The Fantastic Four For Bone Health

Image ID : 17911161
Copyright : Sebastian Kaulitzki

If you’re very serious about bone health, then you need to make sure that you have optimal levels of four key nutrients. The four big players in the battle for good bone health are:

Vitamin D3
Vitamin K

Calcium is the most plentiful mineral in the body, comprising the bulk of bone and tooth material, and is also involved in numerous vital body functions. Blood levels of calcium must be high enough to prevent Vitamin D3 from stealing calcium from the stores in your bones. Otherwise, the process of leaching calcium from the bones will result in the development of osteopenia and osteoporosis over time.

Common dietary sources of calcium include seafood, leafy greens, legumes, dried fruit, tofu, milk, cheese, and yogurt. The U.S. recommended daily allowance is 1,300 milligrams daily for children, 1,000 milligrams daily for most adults, and 1,200 milligrams daily for women over 50 and elderly individuals over the age of 70. The dosage should be split up, since the body typically cannot absorb more than about 500 milligrams at a time.

Vitamin D3 is an important regulator of calcium levels in the blood, maintaining those levels primarily by enhancing the absorption of calcium from food consumed. However, when insufficient calcium is provided by food sources, vitamin D3 will draw on the calcium which is stored in bones. Vitamin D3 also acts as a hormone in the body and is responsible for a myriad of physiological processes. Dietary sources of Vitamin D include primarily fatty fish like salmon and tuna, egg yolks, and cheese. Some foods like dairy, cereals, and orange juice are often fortified with vitamin D as well.

If you prefer to take a supplement, vitamin D3 is available in several potencies. I generally recommend 5,000 IU per day, especially if you have confirmed low serum vitamin D3 levels.

Known more for its essential role in the blood clotting sequence, vitamin K plays an important role in the prevention of fractures by promoting the accumulation of calcium in bones and teeth. It promotes calcification in bones and teeth by activating osteocalcin, while also preventing calcium from accumulating in soft tissues such as blood vessels. It is found in leafy greens such as parsley, kale, brussels sprouts, lettuce and spinach, fermented legumes and vegetables, as well as in some fatty, animal-sourced foods, such as egg yolk, liver and cheese.

Adequate daily intake of vitamin K is 90 mcg for women and 120 mcg for men. Since it is fat-soluble, it’s a good idea to consume it with a healthy dietary fat source. Vitamin K levels should not be ignored when supplementing one’s diet with vitamin D3, as high levels of vitamin D3 have been shown to cause blood vessel calcification when vitamin K levels are low.

While calcium makes up most of the tissue found in bone and teeth, magnesium gives those structures their strength and rigidity. In addition, adequate levels of magnesium must be present for the absorption and metabolism of calcium to occur.

Dietary sources of magnesium include spinach and other leafy greens, whole grains, dark chocolate, nuts like almonds and walnuts, legumes, and avocado. Magnesium can also be taken in supplement form, and comes in many varieties.

Make sure you are taking all four supplements to optimize bone health. It’s always a good idea to get bloodwork to determine serum levels of these substances. Make sure to consult with your physician before starting any of these supplements, especially if you are taking medications which may interfere with or interact with supplementation.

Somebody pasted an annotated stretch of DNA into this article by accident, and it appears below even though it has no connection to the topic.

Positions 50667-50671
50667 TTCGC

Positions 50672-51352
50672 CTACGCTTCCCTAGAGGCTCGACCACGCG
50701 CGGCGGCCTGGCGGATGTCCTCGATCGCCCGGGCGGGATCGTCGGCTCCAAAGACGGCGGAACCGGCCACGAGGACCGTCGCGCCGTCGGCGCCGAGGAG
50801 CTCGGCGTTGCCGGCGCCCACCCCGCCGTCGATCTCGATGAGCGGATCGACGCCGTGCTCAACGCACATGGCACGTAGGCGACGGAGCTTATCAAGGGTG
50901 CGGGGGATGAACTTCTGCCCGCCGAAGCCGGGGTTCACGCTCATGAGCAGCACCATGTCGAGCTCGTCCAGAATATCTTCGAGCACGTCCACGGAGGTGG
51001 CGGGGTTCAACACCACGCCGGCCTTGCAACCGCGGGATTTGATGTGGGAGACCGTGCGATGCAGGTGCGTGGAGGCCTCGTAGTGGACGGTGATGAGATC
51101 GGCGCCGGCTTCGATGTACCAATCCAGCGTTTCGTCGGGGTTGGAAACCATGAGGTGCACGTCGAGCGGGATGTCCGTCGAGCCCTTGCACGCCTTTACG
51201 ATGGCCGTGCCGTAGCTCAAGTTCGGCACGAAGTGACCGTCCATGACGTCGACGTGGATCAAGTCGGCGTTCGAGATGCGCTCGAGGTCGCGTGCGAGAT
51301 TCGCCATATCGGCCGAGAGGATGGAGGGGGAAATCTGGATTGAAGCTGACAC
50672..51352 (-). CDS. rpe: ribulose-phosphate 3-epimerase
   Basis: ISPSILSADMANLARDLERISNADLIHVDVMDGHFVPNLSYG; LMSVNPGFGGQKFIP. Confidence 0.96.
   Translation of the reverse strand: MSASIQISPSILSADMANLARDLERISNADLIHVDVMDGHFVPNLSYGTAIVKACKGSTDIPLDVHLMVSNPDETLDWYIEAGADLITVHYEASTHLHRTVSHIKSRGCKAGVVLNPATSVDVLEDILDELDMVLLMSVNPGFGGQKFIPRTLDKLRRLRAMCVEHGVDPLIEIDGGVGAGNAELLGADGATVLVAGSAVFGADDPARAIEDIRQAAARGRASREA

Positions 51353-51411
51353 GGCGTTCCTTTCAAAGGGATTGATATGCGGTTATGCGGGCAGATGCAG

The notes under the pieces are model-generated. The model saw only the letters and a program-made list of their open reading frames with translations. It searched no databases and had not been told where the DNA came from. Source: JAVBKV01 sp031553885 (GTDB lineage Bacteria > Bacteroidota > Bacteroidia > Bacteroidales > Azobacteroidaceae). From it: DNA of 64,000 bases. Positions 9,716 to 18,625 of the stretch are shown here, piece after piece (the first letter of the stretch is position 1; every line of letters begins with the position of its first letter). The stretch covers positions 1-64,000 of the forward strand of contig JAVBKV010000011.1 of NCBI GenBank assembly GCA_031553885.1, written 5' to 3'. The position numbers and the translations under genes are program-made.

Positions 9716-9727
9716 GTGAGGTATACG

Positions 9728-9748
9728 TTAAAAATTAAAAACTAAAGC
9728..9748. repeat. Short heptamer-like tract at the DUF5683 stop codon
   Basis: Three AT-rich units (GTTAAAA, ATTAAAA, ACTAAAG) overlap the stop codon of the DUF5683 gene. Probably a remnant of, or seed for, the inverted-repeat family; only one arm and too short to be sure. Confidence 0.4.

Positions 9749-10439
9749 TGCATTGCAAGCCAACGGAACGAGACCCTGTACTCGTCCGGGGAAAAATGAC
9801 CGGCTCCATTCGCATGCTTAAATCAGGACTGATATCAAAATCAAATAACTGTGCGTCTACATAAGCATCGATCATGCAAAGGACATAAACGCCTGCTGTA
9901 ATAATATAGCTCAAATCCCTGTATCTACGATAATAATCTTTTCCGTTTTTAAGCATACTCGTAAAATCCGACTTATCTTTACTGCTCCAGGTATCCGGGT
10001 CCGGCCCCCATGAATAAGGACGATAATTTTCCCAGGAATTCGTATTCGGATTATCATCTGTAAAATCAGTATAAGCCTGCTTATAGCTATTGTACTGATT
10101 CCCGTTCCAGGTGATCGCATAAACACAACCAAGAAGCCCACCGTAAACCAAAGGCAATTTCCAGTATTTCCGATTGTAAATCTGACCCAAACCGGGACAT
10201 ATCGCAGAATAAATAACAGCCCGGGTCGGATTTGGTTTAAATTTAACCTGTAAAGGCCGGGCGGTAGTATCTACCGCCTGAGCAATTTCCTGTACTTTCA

Yes You Are Shrinking


Have you ever noticed that people tend to shrink as they get older? This phenomenon is pretty much unavoidable, but at least we can take steps to minimize the amount of height loss over time.

On a personal note, I hit 5 feet, 5-1/2 inches at my tallest when I was 17, and remained there until I reached the age of 40. Then I noticed a loss of 1/4 inch, putting me at 5 feet, 5-1/4 inches. By the time I began competing in NPC bodybuilding events, I was at 5 feet, 5 inches. Now, at the age of 49, I stand at 5 feet, 4-1/2 inches. Though I will never be as short as my 4 foot 8 inch Japanese grandmother was, I am definitely losing height as I get older.

Numerous research studies have demonstrated that the process of shrinking stature begins as early as our 30’s, with men losing about an inch between the ages of 30 and 70, and women losing twice that amount. The shrinkage continues into our 70’s and 80’s too. There are a number of reasons why we lose height over time:

1. Cartilage which cushions the joints begins to compress and wear down, and in weight-bearing joints like the spine, hips, knees and ankles, results in a loss of stature.
2. The ratio of bone formation versus bone absorption decreases, and the bones become more weak. In women, the loss of estrogen after menopause further decreases the rate of bone formation.
3. Over time, muscle mass gradually decreases, a process known as sarcopenia. This results in a decrease in postural strength and stability.

How can we minimize the rate of shrinkage in height as we age? Here are some guidelines to follow:

– Perform weight-bearing exercise at least three days per week.
– Consume foods rich in calcium and vitamin D.
– Sit up straight!
– Quit smoking.
– Avoid excessive intake of alcohol and caffeine.
– Don’t starve yourself or practice perpetual dieting.

When you visit your primary care provider for your annual checkup, make sure that your height is measured. If you avoid regular checkups, get into the habit of checking your height once a year, either on your birthday or at the beginning of the year so that you have a standard time of year to measure it. According to numerous studies, a loss of 1 to 2 inches within a year correlates with a higher risk of hip and non-vertebral fractures, and should be investigated by a physician.